To continue to drive traffic to Pokeweakness, we now have the option to build on the site by creating additional pages for new Pokémon.

Since creating the site, generations 2, 3, and 4 have all been released on Pokémon Go. This means we could potentially add an additional 300+ Pokémon profiles for Pokeweakness.

We could also consider adding any of the following:

  • Additional filter options (by generation, by number, etc.)
  • Stats and Combat Point (CP) values
  • Damage Per Second (DPS) & Total Damage Output (TDO) from move sets
  • ‘How to acquire’ info (symbols for catching, raids, research, eggs)

All of these options present further opportunities for updating the site, which in turn, will keep its visibility high. And with the exception of the last point, they don’t require any unique written content.

The importance of a great user experience

Whilst creative linking, clever site structure, and the growing popularity of Pokémon Go have all contributed to a surge in site traffic, user experience is ultimately what keeps users on the site, and coming back time and time again.

The different factors Google uses to prioritise content are constantly changing. Time spent on page is a huge ranking indicator for Google. It signals to the search engine that users have found what they’re looking for in a search query, which in turn boosts the site’s ranking.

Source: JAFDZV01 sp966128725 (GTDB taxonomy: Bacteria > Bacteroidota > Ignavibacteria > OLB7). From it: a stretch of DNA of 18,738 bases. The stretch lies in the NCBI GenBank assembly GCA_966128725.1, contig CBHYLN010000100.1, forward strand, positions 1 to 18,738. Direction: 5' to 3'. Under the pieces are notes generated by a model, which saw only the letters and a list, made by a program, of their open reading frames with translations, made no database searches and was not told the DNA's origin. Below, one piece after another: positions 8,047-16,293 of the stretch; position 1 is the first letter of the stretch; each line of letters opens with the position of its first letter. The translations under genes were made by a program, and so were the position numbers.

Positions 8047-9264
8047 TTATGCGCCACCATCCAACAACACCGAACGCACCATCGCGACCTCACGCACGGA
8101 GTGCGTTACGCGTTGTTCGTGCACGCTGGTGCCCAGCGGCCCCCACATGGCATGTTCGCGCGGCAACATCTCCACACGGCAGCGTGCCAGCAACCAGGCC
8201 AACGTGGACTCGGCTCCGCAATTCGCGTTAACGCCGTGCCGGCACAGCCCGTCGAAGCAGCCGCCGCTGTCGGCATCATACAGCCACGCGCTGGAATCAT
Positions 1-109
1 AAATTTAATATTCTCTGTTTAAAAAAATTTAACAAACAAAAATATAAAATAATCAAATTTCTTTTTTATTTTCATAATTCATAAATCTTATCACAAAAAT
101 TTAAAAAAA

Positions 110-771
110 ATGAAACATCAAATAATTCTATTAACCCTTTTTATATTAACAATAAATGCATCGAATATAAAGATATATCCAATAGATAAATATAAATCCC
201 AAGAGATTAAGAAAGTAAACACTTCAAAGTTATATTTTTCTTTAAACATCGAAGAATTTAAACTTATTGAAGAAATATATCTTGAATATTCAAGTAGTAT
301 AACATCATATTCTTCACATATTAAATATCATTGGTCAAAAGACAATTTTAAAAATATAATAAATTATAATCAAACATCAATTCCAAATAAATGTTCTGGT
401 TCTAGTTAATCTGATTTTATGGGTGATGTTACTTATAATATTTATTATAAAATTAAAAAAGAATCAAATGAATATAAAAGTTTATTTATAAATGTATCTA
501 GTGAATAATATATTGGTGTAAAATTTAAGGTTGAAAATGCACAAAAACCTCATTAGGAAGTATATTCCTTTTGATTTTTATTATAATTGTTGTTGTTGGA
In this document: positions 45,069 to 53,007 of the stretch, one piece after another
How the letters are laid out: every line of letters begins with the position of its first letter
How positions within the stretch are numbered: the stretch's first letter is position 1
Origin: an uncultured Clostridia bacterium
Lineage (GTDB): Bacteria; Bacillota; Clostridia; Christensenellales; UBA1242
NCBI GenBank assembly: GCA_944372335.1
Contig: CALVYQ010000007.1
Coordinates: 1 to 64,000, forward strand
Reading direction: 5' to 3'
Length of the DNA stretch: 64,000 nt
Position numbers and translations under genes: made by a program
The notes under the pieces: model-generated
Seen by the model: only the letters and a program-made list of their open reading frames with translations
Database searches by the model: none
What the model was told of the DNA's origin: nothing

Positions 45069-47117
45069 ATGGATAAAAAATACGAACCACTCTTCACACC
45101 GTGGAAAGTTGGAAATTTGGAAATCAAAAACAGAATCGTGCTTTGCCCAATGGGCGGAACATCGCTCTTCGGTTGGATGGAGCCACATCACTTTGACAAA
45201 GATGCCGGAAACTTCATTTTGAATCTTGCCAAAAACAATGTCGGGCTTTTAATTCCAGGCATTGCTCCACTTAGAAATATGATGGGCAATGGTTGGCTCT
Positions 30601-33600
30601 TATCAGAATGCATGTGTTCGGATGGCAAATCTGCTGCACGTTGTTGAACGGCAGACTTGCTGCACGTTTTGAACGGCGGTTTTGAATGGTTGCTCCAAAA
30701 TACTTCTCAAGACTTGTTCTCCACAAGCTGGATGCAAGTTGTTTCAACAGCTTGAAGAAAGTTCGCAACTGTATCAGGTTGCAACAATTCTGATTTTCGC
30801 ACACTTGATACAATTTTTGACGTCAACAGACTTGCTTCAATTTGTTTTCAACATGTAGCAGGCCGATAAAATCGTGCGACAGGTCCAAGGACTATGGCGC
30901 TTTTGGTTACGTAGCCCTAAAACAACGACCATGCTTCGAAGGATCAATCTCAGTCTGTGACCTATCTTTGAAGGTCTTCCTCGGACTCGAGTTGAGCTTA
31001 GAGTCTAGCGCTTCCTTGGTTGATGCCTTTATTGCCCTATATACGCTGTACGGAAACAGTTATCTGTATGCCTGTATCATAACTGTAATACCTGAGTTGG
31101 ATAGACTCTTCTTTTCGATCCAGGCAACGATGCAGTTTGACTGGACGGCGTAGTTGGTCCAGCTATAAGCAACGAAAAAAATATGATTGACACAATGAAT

If users don’t find what they’re looking for on a site and click out straight away, Google takes this into consideration and registers the page as less relevant.

The lesson?

Make sure the content you’re creating is relevant and interesting to your audience, and not just content for the sake of content.

Conclusion

The Pokeweakness site shows that a website with little to no unique written content can absolutely thrive in search engine rankings – and attract high traffic – over a sustained period of time.

As demonstrated in this case study, site structure and internal linking should not be underestimated as important factors in the strategy contributing to the success of a page’s search engine ranking, particularly for eCommerce sites.

We’ve proven that written content isn’t the “be all and end all” of a successful website.

Rather, paying attention to your site structure, employing relevant keywords tactfully, and utilising internal links to your advantage can be just as effective. It’s this combination that created such amazing results for our Pokéweakness site.

However, what’s really important is knowing your audience’s needs and wants, and knowing exactly how to satisfy those intents with the right content – whether written or otherwise.